Funds Holocaust and Genocide Education. Trailer legislation appropriates $1.5 million non-Proposition 98 General Fund to support the California Teachers Collaborative for Holocaust and Genocide Education in developing and providing resources and providing professional development related to genocide and Holocaust education.

Funds Development of Literacy Roadmap. The budget includes $1 million non-Proposition 98 General Fund on a one-time basis to create a Literacy Roadmap to help educators identify and effectively use literacy resources in their classrooms. CDE is to develop the roadmap in consultation with the executive director of the State Board of Education, and is to solicit the input of literacy experts and practitioners.

Funds Study of Students With Disabilities in Alternative Schools. The budget provides $350,000 in federal funds for the Superintendent to convene a workgroup on meeting the needs of students with disabilities enrolled in juvenile court and county community schools. The department is to submit a report with findings and recommendations by February 25, 2025.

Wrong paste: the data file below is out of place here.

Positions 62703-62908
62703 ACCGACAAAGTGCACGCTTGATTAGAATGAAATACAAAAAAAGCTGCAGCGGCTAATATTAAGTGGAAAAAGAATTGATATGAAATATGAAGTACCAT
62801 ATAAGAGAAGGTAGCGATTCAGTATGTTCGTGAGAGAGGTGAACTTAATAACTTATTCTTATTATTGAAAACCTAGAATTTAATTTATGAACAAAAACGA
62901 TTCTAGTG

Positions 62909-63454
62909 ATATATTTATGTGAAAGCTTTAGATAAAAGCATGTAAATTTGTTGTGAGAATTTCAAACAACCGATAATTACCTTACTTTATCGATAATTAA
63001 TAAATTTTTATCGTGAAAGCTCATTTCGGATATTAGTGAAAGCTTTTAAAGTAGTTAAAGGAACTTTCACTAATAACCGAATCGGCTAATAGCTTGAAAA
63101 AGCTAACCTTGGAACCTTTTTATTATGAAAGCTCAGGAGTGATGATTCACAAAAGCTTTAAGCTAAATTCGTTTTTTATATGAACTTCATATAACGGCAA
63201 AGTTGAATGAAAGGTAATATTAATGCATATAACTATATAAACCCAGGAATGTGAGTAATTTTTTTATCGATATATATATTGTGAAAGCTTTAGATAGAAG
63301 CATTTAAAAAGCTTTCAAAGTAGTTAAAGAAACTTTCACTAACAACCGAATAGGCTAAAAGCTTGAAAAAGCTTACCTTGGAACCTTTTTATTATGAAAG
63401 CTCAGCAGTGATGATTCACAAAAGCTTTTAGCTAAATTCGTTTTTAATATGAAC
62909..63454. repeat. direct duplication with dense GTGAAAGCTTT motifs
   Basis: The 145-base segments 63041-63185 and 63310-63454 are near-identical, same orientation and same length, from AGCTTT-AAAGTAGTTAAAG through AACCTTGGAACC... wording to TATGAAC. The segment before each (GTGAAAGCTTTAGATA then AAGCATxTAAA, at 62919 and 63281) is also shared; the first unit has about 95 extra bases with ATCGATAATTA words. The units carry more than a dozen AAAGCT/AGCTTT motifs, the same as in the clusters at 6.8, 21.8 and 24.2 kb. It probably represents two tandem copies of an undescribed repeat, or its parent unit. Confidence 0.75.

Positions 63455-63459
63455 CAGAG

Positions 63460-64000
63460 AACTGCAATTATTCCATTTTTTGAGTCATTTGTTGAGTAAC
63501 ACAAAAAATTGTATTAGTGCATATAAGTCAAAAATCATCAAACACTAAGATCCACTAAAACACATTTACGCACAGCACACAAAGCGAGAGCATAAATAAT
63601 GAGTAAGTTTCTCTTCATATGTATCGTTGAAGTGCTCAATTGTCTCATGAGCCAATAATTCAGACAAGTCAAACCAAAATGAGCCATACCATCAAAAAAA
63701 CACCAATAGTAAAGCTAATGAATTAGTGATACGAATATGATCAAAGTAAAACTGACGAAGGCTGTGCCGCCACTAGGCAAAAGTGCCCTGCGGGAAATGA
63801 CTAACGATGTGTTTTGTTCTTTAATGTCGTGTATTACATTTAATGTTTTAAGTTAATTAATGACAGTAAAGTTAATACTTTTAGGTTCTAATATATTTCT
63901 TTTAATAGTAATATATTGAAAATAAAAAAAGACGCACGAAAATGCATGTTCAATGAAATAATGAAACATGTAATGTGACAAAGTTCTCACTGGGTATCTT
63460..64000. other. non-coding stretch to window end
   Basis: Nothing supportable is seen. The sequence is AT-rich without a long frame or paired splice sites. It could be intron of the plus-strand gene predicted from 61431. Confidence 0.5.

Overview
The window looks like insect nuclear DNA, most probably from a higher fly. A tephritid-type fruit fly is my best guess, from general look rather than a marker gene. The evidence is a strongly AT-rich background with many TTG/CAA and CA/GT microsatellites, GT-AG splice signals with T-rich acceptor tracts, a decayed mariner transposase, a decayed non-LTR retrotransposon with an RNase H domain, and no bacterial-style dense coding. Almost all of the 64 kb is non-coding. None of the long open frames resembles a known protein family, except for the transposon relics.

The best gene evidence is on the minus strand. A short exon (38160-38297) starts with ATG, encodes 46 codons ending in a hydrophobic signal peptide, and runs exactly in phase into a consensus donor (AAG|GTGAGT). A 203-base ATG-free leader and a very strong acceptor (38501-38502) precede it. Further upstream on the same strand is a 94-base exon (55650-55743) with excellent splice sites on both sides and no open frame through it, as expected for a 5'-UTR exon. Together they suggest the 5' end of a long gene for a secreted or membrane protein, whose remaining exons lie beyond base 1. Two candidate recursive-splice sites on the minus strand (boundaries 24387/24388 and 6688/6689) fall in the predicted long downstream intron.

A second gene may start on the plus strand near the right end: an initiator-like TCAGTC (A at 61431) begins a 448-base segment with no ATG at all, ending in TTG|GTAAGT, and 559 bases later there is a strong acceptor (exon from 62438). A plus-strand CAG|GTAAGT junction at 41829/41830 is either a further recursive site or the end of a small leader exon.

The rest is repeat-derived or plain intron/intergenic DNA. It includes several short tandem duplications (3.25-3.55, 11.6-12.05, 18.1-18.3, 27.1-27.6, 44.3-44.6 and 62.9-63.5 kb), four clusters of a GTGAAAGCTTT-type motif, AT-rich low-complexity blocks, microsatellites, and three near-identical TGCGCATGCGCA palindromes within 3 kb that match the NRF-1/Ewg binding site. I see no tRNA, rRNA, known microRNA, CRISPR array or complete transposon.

Funds Development of TPA for Special Education Candidates. The budget provides $612,000 from the Teacher Credentials Fund to cover the final payment of a multi-year contract to develop a TPA for candidates seeking a special education credential.

Differentiated Assistance Evaluation. Provides $100,000 non-Proposition 98 General Fund to expand upon the differentiated assistance evaluation released January 2023. The state provided $400,000 for the initial evaluation in 2021-22. The Superintendent is to provide a report with the results of the extension by July 1, 2024